Big News for Small Businesses

In a February 5, 2008 hearing on regulatory fairnesss, American Small Business League (ASBL) Communications Director Chris Gunn highlighted a need for greater enforcement of the regulations created to prevent the diversion of Federal small business contracts to large companies and their subsidiaries. As a result of this testimony, the Small Business Administration (SBA) Office of Government Contracting and Business Development will be conducting a high level review to determine whether or not large businesses are receiving small business procurement awards and agencies are receiving credit for these awards.

According to estimations by the ASBL, more than $100 billion in Federal small business contracts go to some of the largest corporations in the United States and Europe, instead of to legitimate small businesses. There have been no fines or penalties for these misrepresentations to date, despite regulations that allow for hefty fines and even imprisonment.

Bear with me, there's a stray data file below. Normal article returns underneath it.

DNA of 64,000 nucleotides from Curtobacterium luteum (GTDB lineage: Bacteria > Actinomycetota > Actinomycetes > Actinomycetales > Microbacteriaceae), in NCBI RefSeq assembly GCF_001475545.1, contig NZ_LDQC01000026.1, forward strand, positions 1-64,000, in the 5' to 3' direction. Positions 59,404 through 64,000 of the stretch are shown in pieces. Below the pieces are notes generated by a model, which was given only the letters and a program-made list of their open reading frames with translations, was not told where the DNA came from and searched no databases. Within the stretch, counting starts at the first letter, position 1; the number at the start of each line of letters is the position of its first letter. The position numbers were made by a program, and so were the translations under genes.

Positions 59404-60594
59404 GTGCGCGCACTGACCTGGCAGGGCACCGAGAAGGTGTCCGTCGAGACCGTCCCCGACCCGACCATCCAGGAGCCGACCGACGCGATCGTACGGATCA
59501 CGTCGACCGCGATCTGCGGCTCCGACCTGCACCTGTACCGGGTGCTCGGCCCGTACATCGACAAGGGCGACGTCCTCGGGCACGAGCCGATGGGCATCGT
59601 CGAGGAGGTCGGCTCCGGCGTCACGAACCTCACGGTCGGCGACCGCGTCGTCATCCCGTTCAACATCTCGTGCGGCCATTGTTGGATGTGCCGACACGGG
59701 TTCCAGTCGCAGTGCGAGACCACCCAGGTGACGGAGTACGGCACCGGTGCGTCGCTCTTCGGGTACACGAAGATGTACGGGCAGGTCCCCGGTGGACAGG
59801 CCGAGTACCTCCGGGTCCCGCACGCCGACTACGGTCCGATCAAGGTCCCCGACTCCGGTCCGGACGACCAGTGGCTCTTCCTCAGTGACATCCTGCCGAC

The ASBL believes that the SBA is not enforcing these regulations, and even claims that the SBA falsifies the small business goaling report to make it seem like goals are being met. Solutions like annual re-certification, the Fairness and Transparency in Contacting Act of 2008, and the enforcement of current regulations have been proposed to remedy this gross misconduct.

In a nutshell, this means more small businesses will have a chance to win contracts in the future that might otherwise have been slipped to large corporations. However, it becomes even more important now to make certain that companies contracting as small businesses are not in violation of any size standards. If you’re a small business looking for ways to get a piece of the Federal procurement pie, we’ll be happy to help.

Full Text: SBA National Ombudsman Mandates High Level Review of ASBL Testimony

2018-09-26T09:06:05+00:00February 14th, 2008|Uncategorized|

Leave A Comment

fifteen − four =

This site uses Akismet to reduce spam. Learn how your comment data is processed.